I think this is why the vast majority of parents fail to raise their kids by the general principles brought to bear by the financial institutions that rule much of our lives. I have only ever run into one person, an Ethiopian, who had received parental training that prepared him for this reality. His parents gave him an allowance in the same spirit that we receive credit cards–if he spent it, he would be grounded. While this young man thought that he had learned something useful from his frequent punishments, he didn’t think he would raise his own kids that way.

We may bow to the power of the banks in the management of our financial affairs and in our social judgment, but our intuition tells us pretty clearly that setting traps for the most vulnerable among us is no way to treat people.


Leave a comment

The Feeling of Scarcity

In their book Scarcity, Sendhil Mullainathan and Eldar Shafir blame the apparently irrational act of taking out a payday loan (and taking out a second one to pay off the first, etc.) by poor people on the mindset induced by scarcity–that is, being poor makes it difficult to think about anything but getting money, the sooner the better. An interesting proposition.

In our research, we found some indications that talking about one’s financial straights leads to smarter decision-making, which would mean that if Mullainathan and Shafir are correct about the tunnel vision imposed by poverty, then talking to another person about the issue counteracts scarcity’s tendency to focus the mind on the getting of abundance ASAP.


Leave a comment

Calling for Humanism

Peter Buffett has a spot-on op-ed in the New York Times today, in which he calls out the complicity of philanthropy in a culture of exploitation and inequality, by which the right hand gives a little philanthropy as a sop to problems the profit-mongering left hand has created.

Especially relevant to the mission of FAIR Money is his indictment of philanthropic financial services to the poor:

“Microlending and financial literacy (now I’m going to upset people who are wonderful folks and a few dear friends) — what is this really about? People will certainly learn how to integrate into our system of debt and repayment with interest. People will rise above making $2 a day to enter our world of goods and services so they can buy more. But doesn’t all this just feed the beast?”

Buffett says he is not calling for an end to capitalism, he is calling for humanism.

FAIR Money has started talking about what it takes to empower people (of all levels of income) to participate financially on their own terms. In Buffet’s words: what does it take to stop feeding the beast? I hope we can arrive at an answer using a thoughtful, inclusive, participatory process.


1 Comment

The Moral Hazards of Too Much Money

If you think the pursuit of happiness is essentially a private affair, then recent research findings regarding the impact of inequality will make a hash of your most cherished beliefs. A Greater Good article summarizing the research on inequality points out that people are happiest and most compassionate in countries with the least inequality. And it’s not the poor who are short on compassion, but the wealthy. People who are significantly wealthier than others, it turns out, are not only less generous but also more apt to drive over hapless pedestrians who find themselves in a crosswalk when the wealthy come barreling down the street. People who are given an obvious advantage in games of monopoly still think they are brilliant and deserving when they win. Food for thought.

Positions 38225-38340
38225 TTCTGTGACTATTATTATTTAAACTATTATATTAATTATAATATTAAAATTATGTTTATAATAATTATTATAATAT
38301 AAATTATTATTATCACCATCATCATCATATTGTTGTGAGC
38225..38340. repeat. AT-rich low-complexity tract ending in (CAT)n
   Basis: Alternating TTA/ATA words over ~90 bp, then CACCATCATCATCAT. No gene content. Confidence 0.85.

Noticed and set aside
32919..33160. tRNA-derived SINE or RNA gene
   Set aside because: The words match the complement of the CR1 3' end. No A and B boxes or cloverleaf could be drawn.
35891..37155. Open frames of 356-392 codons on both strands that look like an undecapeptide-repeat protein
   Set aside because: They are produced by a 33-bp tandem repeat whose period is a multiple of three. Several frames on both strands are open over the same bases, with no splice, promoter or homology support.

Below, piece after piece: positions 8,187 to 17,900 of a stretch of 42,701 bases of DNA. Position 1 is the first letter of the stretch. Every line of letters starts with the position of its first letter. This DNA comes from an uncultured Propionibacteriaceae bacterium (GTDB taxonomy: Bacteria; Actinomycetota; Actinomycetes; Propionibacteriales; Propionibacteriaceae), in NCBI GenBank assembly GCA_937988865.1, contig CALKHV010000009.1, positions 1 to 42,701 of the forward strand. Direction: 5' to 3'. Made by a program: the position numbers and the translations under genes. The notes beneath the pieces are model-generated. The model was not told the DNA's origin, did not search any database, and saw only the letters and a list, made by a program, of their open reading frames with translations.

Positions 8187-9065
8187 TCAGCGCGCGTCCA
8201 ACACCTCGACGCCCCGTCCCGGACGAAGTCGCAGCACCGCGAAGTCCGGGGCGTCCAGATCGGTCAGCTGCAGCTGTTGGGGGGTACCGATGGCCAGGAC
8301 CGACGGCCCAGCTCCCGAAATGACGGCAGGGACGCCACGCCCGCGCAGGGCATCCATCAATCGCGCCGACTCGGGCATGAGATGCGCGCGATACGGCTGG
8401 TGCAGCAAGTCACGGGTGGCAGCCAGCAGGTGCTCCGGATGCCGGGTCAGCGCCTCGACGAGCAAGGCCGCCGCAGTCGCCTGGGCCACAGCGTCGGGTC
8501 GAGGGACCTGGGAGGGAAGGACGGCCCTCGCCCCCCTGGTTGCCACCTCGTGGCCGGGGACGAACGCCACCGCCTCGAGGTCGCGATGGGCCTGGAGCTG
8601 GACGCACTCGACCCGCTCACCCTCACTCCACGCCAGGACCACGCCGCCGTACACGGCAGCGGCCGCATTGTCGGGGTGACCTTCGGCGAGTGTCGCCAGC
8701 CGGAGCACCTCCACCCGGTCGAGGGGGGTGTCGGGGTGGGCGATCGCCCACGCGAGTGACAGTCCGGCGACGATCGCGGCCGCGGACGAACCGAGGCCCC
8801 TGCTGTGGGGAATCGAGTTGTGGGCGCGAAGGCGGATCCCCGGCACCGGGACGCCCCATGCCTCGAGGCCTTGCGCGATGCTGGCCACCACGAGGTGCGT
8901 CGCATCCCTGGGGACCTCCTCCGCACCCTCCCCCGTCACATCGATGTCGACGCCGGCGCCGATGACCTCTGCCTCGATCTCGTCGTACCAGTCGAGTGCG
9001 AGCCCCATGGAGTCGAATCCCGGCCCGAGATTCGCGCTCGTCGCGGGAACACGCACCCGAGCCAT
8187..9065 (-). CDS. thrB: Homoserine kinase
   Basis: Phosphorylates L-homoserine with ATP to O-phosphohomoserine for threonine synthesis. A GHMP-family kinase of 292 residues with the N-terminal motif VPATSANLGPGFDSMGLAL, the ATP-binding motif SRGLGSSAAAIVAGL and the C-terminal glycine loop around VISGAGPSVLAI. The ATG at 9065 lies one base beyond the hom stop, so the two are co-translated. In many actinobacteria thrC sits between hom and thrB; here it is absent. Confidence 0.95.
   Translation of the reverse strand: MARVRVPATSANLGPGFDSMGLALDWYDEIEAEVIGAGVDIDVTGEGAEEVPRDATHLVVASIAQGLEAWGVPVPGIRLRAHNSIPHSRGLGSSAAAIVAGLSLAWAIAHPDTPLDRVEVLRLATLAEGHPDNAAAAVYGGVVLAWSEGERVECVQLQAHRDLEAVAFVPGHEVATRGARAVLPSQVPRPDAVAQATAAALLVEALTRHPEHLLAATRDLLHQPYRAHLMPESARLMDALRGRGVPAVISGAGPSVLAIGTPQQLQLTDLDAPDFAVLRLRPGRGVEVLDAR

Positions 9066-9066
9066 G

Leave a comment

Homeless in Silicon Valley

Moyers & Company aired a segment on homelessness in Silicon Valley this April. Moyer’s observes in the prelude:

California’s Silicon Valley is a microcosm of America’s new extremes of wealth and poverty. Business is better than it’s been in a decade, with companies like Facebook, Google and Apple minting hundreds of new tech millionaires. But not far away, the homeless are building tent cities along a creek in the city of San Jose. Homelessness rose 20 percent in the past two years, food stamp participation is at a 10-year high, and the average income for Hispanics, who make up a quarter of the area’s population, fell to a new low of about $19,000 a year — in a place where the average rent is $2000 a month.

All of the above is true, but it doesn’t capture the full range of economic inequality in Silicon Valley. The phrase “hollowing out the middle” Moyer’s discusses further on is more accurate. That term describes a process which has largely gone unseen and unheard in Silicon Valley, but which affects people across a surprising range of income brackets and occupations. Over the course of the Fair Money project we found people struggling at income levels in the six figures as well as at income levels far below that level. Homelessness is up in Silicon Valley, but homelessness is only the most visible example of a more general process.

Nor does Moyer’s segment do justice to the ingenuity and innovations deployed by those facing harsh economic realities. People do not passively accept their circumstances; they actively transform them. While the phrase “hollowing out the middle” and the signs of homelessness grab headlines, the process of filling in the gaps and getting on with living is a hopeful accompaniment.